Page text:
IRVING, Texas – Former Gettysburg College football standouts Ray Condren ‘85 and Paul Smith ’00 have been announced as members of the 2020 National Football Foundation College Football Hall of Fame Ballot.

Condren and Smith are among 101 players from the divisional ranks, which includes all the institutions outside of the Football Bowl Subdivision.

Condren was a pivotal component of Gettysburg’s success on the gridiron in the early 1980s. The 6-0, 200-pound fullback out of Swarthmore, Pa., gained more than 3,300 yards during his tenure with the Orange and Blue. Most of that yardage came in his final two seasons when he was tabbed American Football Coaches Association Division III All-America First Team twice.

Gettysburg claimed its first conference title in 19 seasons in 1983 as Condren bulled his way to 1,094 yards and 10 touchdowns. In 1984, the Bullets once again took home the Centennial Conference trophy with the fullback posting a school-record 1,449 rushing yards to go with a dozen touchdowns. Condren finished second in all of Division III in rushing average during his senior campaign.

Condren was twice named All-Centennial Conference First Team and All-ECAC First Team in addition to being named the ECAC Player of the Year in 1984. His career totals of 3,312 rushing yards and 32 touchdowns were each the second-best in school history at the time of his graduation. He was inducted into Gettysburg’s Hall of Athletic Honor in his first year of eligibility in 1995.

Smith blasted away every rushing and all-purpose yardage record at Gettysburg. The Ventnor, New Jersey, native rushed for over 100 yards in each of his first three collegiate contests and was tagged All-CC First Team. One year later as a sophomore, he led all of Division III with more than 2,300 all-purpose yards, garnered another all-conference first team nod, and landed his first All-America selection.

In 1998, Smith was named All-America First Team as a kick returner by the American Football Coaches Association of America after finishing second in the country with over 2,400 all-purpose yards. Smith put an emphatic stamp on his collegiate career in 1999 by breaking nearly all the records he had previously set. He gained a school and conference record 2,717 all-purpose yards, including a school-record 1,546 yards on the ground. He also broke the program record with 19 total touchdowns and was tabbed AFCA All-America First Team and CC Co-Player of the Year.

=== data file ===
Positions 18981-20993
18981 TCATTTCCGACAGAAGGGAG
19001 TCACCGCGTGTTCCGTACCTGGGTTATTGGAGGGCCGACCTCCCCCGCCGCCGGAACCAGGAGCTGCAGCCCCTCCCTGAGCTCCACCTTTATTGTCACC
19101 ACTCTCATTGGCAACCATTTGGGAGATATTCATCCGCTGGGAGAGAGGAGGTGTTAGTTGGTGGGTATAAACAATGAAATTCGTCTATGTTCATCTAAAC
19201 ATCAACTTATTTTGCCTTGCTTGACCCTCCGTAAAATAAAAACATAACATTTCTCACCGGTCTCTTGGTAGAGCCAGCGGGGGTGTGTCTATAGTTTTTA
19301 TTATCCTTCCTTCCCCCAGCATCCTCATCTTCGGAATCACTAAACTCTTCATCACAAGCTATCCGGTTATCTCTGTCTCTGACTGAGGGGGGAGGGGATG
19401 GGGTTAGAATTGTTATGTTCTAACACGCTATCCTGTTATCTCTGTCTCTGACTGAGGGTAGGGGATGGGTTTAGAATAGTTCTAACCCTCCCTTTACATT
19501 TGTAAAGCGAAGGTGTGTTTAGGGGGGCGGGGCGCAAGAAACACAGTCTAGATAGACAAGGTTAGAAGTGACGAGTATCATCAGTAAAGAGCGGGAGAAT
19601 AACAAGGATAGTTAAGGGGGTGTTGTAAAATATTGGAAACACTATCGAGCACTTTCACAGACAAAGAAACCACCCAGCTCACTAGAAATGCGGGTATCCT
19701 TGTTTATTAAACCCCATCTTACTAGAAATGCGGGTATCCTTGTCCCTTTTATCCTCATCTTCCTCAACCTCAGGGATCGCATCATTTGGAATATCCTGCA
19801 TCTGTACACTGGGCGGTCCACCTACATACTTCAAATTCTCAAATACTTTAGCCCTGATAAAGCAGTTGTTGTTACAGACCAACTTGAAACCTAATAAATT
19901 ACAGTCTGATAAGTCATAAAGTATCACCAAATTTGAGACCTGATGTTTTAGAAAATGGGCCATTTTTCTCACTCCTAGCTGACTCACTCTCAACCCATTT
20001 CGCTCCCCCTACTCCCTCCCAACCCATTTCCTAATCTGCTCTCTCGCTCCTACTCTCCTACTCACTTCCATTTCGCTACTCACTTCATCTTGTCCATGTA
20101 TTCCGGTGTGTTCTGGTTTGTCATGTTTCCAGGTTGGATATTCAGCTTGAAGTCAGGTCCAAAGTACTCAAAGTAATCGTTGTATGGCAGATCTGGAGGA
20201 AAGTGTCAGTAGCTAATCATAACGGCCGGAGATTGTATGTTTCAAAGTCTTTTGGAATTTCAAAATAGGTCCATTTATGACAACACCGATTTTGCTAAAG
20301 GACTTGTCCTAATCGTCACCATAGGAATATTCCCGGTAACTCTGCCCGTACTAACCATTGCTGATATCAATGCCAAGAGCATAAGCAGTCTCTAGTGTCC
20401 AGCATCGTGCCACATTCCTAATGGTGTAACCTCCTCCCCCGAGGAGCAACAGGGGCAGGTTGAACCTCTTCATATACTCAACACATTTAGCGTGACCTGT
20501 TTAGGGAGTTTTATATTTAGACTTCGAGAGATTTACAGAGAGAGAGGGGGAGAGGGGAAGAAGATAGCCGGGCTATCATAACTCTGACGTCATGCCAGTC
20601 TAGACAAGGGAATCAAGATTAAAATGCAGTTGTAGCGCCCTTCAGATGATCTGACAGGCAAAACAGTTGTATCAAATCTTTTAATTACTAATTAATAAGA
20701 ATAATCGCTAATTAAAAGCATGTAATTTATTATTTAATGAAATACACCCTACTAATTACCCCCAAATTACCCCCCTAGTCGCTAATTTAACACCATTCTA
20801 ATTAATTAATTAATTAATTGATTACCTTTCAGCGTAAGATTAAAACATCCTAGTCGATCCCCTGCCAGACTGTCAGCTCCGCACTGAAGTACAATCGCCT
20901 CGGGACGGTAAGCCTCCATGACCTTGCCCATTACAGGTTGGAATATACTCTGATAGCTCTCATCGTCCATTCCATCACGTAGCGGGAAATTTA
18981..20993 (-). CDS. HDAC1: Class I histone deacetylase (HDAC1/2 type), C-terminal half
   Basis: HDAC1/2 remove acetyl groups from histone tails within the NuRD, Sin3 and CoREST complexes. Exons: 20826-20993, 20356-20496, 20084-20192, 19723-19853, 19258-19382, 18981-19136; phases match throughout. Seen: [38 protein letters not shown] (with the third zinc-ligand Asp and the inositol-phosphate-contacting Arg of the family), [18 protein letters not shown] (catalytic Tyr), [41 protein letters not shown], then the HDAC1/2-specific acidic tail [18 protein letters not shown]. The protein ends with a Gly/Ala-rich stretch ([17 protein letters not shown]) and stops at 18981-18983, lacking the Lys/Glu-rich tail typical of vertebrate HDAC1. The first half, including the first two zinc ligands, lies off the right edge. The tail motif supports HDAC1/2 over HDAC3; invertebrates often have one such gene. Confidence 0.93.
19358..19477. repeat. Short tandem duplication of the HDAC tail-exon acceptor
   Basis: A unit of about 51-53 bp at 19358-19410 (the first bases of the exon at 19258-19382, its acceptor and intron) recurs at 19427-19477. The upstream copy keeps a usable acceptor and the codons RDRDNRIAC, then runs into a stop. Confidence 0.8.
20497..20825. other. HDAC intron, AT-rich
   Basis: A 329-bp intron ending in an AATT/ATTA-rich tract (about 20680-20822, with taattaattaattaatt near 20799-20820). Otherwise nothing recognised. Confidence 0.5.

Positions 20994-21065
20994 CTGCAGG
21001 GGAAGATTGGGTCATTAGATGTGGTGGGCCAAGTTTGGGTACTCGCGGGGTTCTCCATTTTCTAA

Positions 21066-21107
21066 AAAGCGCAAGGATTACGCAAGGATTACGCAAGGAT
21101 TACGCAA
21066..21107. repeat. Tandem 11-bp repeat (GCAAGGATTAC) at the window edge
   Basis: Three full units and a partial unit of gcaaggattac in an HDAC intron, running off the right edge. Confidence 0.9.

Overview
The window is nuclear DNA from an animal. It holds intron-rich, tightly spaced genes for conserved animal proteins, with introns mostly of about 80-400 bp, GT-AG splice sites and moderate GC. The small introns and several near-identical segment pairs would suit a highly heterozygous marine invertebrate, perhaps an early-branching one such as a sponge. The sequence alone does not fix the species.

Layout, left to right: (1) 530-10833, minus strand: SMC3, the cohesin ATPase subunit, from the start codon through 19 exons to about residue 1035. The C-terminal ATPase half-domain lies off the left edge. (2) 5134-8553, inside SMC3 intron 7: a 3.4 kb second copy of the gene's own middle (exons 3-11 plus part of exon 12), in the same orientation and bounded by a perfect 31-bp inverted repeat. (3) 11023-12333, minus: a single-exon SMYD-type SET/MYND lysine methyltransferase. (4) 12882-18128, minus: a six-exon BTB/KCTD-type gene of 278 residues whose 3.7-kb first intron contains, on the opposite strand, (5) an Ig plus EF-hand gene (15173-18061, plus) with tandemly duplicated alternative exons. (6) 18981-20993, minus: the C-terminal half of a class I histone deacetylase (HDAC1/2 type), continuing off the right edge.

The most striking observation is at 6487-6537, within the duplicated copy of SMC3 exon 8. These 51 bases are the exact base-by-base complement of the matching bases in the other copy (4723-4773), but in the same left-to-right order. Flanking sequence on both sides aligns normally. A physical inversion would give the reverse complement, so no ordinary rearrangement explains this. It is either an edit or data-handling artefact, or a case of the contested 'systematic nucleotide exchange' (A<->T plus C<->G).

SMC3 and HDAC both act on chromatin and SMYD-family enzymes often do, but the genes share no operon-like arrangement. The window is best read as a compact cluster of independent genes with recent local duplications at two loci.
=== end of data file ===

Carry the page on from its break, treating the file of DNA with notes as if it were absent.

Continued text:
Smith’s outstanding career was punctuated with one of the greatest individual performances in the history of college football. In a conference match up with Muhlenberg College, he shattered the NCAA record with 527 all-purpose yards, including a school-record 390 yards rushing. His all-purpose yardage against Muhlenberg remains the Division III record nearly two decades following his graduation.

At the end of his career, Smith owned nearly every rushing, all-purpose, punt return, kick return, and scoring record at Gettysburg. He finished as Division III’s all-time leader in all-purpose yards with 9,104 and he was just the ninth collegiate player to finish with over 5,000 career rushing yards. Like Condren, Smith was inducted into Gettysburg’s Hall of Athletic Honor in his first year of eligibility in 2010.

To be eligible for the ballot, players must have been named a first-team All-American by a major/national selector as recognized and utilized by the NCAA for their consensus All-America teams; played their last year of intercollegiate football at least 10 years prior; and played within the last 50 years and cannot be currently playing professional football. Only 1,500 players were eligible for consideration for the 2020 ballot.

Once nominated for consideration, all player candidates are submitted to one of eight district screening committees, depending on their school’s geographic location, which conducts a vote to determine who will appear on the ballot and represent their respective districts.

The nominees will be voted on by more than 12,000 NFF members and current Hall of Famers whose votes will be tabulated and submitted to the NFF’s Honors Court, which deliberates and selects the class for the following year. Additionally, the Veterans Committee may make recommendations to the Honors Court for exceptions that allow for the induction of players who played more than 50 years ago. The Honors Court annually reviews the Hall of Fame criteria to ensure a fair and streamlined process.

Of the 5.33 million individuals who have played college football since Princeton first battled Rutgers on Nov. 6, 1869, only 1,010 players have earned induction into the College Football Hall of Fame, or less than two one-hundredths of a percent (.02%) of those who have played the game during the past 150 years. From the coaching ranks, 219 individuals have achieved Hall of Fame distinction.

The announcement of the 2020 Class will be made in January 2020 in the days leading up to the College Football Playoff (CFP) National Championship in New Orleans. The January announcement will be televised and/or streamed live, and specific viewing information will be available as the date draws near. Several of the inductees will also participate in the pregame festivities and the coin toss before the championship game.

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